“But now the righteousness of God has been manifested apart from the law, although the Law and the Prophets bear witness to it—the righteousness of God through faith in Jesus Christ for all who believe. For there is no distinction: for all have sinned and fall short of the glory of God, and are justified by his grace as a gift, through the redemption that is in Christ Jesus, whom God put forward as a propitiation by his blood, to be received by faith. This was to show God’s righteousness, because in his divine forbearance he had passed over former sins. It was to show his righteousness at the present time, so that he might be just and the justifier of the one who has faith in Jesus.
Then what becomes of our boasting? It is excluded. By what kind of law? By a law of works? No, but by the law of faith. For we hold that one is justified by faith apart from works of the law. Or is God the God of Jews only? Is he not the God of Gentiles also? Yes, of Gentiles also, since God is one—who will justify the circumcised by faith and the uncircumcised through faith. Do we then overthrow the law by this faith? By no means! On the contrary, we uphold the law.”
Now, What do I do?
John Calvin once said, “[M]any are content to have the gospel preached, provided it does not touch them, or make them uncomfortable” (Sermons on Micah). If folks were uncomfortable with Calvin, they certainly would have been uncomfortable with Paul. Paul pulls no punches, and we cannot read Paul’s writings, especially Romans, without being touched or made uncomfortable.
As we said yesterday, Paul’s great concern in Romans is to “explain the theological realities of the Christian gospel and its implications for the living a Christ-honoring life.” And, his purpose for doing so is to see his readers come to Jesus in faith and repentance, confessing him as Lord and living a faithful life that glorifies Christ. In order to do this, we have to come to grips with our sinfulness and with our need for salvation. So, Paul begins there by explaining that “all have sinned and fallen short of the glory of God” (Romans 3:23), which I believe he does by dividing all of humanity into one of three categories: the good, the bad, and the ugly.
The Good (Romans 2:1-11)
In the beginning of chapter 2, I believe that Paul writes generally about people who consider themselves acceptable before God because their lives are characterized by relatively good moral behavior. There is no glaring sin present in their lives. They are considered by many to be good people, to be people who have a good moral compass. They’re generally accepted and held in esteem in the wider culture in which they live. And, they take great pride in their morality. But, their goodness is not good enough. God has been patient with, and kind to, them in order to lead them to repentance; however, they misunderstand this kindness and take advantage of it.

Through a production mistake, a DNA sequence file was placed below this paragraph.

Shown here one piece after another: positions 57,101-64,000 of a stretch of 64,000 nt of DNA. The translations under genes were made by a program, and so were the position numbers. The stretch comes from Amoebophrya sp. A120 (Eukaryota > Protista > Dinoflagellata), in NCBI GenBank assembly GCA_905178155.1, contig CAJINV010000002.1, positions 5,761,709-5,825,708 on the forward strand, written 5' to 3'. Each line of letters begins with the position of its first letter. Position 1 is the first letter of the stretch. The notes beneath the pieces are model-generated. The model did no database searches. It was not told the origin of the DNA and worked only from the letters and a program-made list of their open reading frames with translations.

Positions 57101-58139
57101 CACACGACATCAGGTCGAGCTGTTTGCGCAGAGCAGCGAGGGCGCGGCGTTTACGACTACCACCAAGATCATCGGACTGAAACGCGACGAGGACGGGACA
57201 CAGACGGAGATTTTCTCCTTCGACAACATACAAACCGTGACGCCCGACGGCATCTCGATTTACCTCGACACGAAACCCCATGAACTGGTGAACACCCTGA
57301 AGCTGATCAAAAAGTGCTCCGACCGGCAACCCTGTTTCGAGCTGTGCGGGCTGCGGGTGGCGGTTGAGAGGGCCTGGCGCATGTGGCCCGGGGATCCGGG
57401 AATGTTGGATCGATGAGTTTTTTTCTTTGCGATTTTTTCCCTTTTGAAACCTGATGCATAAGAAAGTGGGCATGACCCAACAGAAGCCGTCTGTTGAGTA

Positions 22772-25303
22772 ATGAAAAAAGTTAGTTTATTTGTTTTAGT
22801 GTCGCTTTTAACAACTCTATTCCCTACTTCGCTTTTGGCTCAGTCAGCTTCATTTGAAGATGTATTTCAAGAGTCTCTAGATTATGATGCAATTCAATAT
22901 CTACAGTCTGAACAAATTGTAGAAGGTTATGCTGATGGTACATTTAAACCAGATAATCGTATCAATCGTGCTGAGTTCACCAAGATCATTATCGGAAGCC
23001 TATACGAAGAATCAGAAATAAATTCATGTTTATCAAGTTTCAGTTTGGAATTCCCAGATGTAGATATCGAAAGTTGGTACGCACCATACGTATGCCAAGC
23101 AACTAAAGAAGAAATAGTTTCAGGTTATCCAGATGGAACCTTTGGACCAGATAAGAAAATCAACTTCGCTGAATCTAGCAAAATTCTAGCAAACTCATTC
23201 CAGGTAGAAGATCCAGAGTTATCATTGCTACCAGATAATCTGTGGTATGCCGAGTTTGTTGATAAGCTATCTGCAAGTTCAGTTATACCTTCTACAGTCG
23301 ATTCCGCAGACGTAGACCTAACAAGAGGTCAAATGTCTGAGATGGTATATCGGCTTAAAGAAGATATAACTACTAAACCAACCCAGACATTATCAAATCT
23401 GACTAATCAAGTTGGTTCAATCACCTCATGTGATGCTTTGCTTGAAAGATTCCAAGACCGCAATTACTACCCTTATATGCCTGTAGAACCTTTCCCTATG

The Bad (Romans 1:18-31)
In the last half of chapter 1, Paul describes people who are simply lawless. They don’t care about God or his laws. He defines them as those who are “filled with all manner of unrighteousness, evil, covetousness, and malice” and as those who not only practice unrighteousness, but encourage others to do so as well. They suppress the truth that God that he wrote on their hearts and exchange “the glory of the immortal God for images resembling mortal men and birds and animals and creeping things.” Therefore, God gave them up to their lustful desires and immoral behaviors.
The Ugly (Romans 2:12-29)
The last group that Paul discusses is the religious. These are folks who have been given the privilege of intimately knowing the righteous requirements of God and of receiving his revelation of himself. Paul specifically addressed the Jews in the Roman congregation and their experience of circumcision. They took pride in their outward adherence to the ceremonies and stated standards of their religion; yet, they ignored the condition of their hearts before God out of which this outward adherence should flow. But, this description can be applied to many folks consider who themselves to be Christians as well.
The Uncomfortable Reality and Gracious Encouragement
Under the inspiration of the Holy Spirit, Paul has effectively placed every one of us into one of these three categories. We naturally line up with one of these three groups. And, therefore, we have all sinned and fallen short of God’s glory. But, God has the power to save those who have rebelled against him and fallen short of his glory through Jesus Christ our Lord. Be encouraged today in Jesus. Run to him, the great Savior of sinners.